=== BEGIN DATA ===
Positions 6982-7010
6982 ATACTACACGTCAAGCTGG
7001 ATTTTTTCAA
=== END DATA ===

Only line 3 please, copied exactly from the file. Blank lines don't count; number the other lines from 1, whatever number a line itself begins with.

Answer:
7001 ATTTTTTCAA